Hiring family members is a highly debated topic loaded with opinions on both sides.
It ranges from leaders who prefer hiring family as a first choice, to those who object to nepotism of any kind.
It might be a spouse, brother or sister, aunt or uncle, and sometimes a staff member’s son or daughter. We can all cite stories that are great examples of success, and stories that seem more like your worst nightmare.
We have family members on staff at 12Stone, and it’s working well. However, we waited until we were about 5,000 in attendance before hiring staff other than temporary part-time and project help. That doesn’t mean you need to wait that long, but it’s wise to go slow.
Don’t be too hasty to hire a family member because it’s quick and done. It’s convenient, but it is much more difficult to fire a family member than to hire one.
Hire family after much thought and prayer, not under pressure or desperation, and hire because they are really good at what they do.
There are several things you can do to help lower any impression of nepotism as well as safeguard against the potential realities of conflict from perceived favoritism.
8 Guidelines for hiring family wisely.
1) Resist hiring family by default.
You already know, love, and trust family members; but it’s wise to interview at least three other legitimate candidates for the position.
Invest in careful consideration, interview others, make sure there are no unaddressed caution flags, and talk about the impacts on their family life with them as well.
2) Always hire for talent, ability, and potential.
If you hire family, they need to be extremely good at what they do. This might sound unfair, but it’s smart to raise the bar of expectations higher for family than for others.
A candidate that’s a family member should be more qualified than the others, not equal or less.
When others on the team see that the employee’s contribution is outstanding, questions of favoritism decrease and gratitude for good hiring wisdom increases.
3) Have the tough conversation up front.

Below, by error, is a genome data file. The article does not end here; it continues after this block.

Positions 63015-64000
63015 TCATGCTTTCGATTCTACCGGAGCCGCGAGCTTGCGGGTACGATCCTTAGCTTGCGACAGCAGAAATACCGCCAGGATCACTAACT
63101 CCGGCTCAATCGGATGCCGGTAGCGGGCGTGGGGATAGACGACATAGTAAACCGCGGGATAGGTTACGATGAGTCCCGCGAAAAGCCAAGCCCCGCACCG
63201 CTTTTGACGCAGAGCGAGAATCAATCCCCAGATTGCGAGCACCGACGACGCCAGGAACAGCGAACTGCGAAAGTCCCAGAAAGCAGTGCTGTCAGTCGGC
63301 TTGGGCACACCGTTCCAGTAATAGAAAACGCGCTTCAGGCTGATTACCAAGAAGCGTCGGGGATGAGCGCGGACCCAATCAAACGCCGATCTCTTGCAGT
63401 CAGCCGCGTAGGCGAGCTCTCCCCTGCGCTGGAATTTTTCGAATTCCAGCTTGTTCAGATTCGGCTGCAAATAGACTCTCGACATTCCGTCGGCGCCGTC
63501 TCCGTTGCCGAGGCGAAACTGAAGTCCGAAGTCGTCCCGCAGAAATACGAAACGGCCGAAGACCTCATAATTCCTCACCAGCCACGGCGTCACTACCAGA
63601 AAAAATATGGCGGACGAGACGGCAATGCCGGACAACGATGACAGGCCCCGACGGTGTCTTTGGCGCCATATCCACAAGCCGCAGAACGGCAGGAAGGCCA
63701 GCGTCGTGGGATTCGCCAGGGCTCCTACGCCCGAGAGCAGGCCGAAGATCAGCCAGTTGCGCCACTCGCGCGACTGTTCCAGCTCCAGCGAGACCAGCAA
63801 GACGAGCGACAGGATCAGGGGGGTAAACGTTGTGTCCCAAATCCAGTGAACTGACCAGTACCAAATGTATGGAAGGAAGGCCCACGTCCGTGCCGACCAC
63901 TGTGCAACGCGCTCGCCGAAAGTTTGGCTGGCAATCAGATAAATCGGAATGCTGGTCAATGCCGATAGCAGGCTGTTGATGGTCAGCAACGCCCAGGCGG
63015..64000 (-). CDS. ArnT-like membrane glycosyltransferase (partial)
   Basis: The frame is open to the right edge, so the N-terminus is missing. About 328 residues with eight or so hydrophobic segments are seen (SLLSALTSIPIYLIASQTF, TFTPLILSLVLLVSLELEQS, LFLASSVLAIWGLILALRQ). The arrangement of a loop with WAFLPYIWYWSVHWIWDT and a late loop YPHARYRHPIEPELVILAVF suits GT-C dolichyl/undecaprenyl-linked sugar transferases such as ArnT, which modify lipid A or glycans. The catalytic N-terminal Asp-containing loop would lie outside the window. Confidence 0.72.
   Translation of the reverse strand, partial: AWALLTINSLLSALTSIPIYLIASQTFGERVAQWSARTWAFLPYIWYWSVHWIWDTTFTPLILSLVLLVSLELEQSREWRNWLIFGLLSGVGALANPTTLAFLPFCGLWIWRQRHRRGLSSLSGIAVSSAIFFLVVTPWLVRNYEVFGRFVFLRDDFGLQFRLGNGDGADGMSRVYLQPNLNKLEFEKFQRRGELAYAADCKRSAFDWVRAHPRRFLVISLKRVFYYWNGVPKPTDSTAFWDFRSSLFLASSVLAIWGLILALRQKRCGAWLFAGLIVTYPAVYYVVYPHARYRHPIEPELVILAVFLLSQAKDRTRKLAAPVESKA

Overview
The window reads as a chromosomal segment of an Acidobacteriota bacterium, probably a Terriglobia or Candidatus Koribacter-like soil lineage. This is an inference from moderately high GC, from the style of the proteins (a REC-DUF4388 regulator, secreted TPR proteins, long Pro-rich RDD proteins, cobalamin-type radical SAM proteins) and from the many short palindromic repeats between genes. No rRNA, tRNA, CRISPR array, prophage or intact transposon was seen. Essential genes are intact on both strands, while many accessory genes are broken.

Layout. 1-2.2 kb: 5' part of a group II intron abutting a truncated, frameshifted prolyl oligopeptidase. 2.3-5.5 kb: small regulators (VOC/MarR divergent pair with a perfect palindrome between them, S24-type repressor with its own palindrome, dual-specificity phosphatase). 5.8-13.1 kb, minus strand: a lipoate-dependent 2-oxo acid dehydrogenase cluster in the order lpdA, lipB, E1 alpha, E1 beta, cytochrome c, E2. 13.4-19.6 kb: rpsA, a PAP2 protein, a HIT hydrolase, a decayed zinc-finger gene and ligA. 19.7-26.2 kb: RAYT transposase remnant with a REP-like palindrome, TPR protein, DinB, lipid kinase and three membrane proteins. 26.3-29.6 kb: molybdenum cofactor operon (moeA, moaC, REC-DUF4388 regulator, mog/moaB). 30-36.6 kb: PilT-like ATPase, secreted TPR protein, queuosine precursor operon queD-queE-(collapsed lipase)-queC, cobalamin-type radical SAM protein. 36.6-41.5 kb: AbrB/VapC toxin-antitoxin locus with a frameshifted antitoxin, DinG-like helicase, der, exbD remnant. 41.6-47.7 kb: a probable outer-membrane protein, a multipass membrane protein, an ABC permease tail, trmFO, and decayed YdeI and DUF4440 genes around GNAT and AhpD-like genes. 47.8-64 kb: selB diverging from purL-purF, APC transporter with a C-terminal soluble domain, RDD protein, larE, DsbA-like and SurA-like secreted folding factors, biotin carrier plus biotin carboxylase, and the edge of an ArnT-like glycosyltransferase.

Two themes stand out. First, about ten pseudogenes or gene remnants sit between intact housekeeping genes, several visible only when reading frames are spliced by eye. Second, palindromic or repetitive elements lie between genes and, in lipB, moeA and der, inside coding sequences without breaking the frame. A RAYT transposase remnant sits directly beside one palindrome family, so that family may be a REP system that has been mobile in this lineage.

Have the difficult conversation before you make the hire, even if it’s awkward.
Set up an informal meeting over coffee with yourself, the person you are considering hiring, and the family member who is on staff. For example, perhaps it’s their spouse.
This is the time to get everything on the table from crystal clear expectations to the fact that they will be released from staff if it doesn’t work out.
Then ask, “Can you handle that?” Nothing fully prepares a family member for being “let go,” but they will remember the conversation and it will help minimize the hurt, and therefore help in the healing process.
When I lead these conversations, (before someone is hired,) I emphasize that the relationships are always more important than someone getting a job.
4) If you are the pastor, don’t hire family in the finance department.
You wouldn’t hire someone you don’t trust. In fact, one of the top reasons pastors hire family is because they trust them. But it’s an unwise risk.
When you hire a family member into any position that involves the church checkbook, accounting, or finance in general, it is highly likely that you are raising concerns. Candidly, it’s usually a bad idea. You may be the exception, but be careful.
5) Don’t make a family member a direct report.
Intermingling marriage pressures, work pressures, leadership pressures, and ministry, in general, is not a good idea.
On rare occasions, I’ve seen it work where one family member is a direct report to another, but I can count the success stories on one hand from dozens of failed attempts.
It’s just that it’s nearly impossible to be completely unbiased in these situations.
When it doesn’t work, no one knows how to get out of it. It’s like a staff divorce, and that’s a mess, so it’s allowed to continue, and the church suffers for it.
6) Never hire family for reasons of benevolence.
Love, grace, generosity, and kindness are all wonderful virtues, but poor reasons to hire someone.
You may have a family member who needs extra money or needs a little help until they can get back on their feet, or maybe they want to work at the church.
That’s a terrible reason to hire someone and will nearly always backfire and hurt you and the church in the long run.
If you want to help, do it from your benevolence account.
7) Don’t pay family members higher than other staff members.
This may seem obvious, but it deserves a quick mention that it’s not smart to pay relatives higher than other employees.
Pay family members just precisely the same as you would any other person on staff and only if they perform the same job with the same skill and productivity.
This is another reason it’s not wise to have a family member as a direct report because it’s nearly impossible to conduct an impartial performance review.
8) If it’s the first family member being hired, seek the board’s blessing.
It’s important to have your church board philosophically aligned with you on the topic of hiring family.
I don’t recommend hiring family if the board does not approve of the idea in general.
There is room for difference of opinions and differing levels of enthusiasm, but it’s essential that there is overall alignment.
I share these guidelines from years of experience, and I hope they help you and keep the family happy!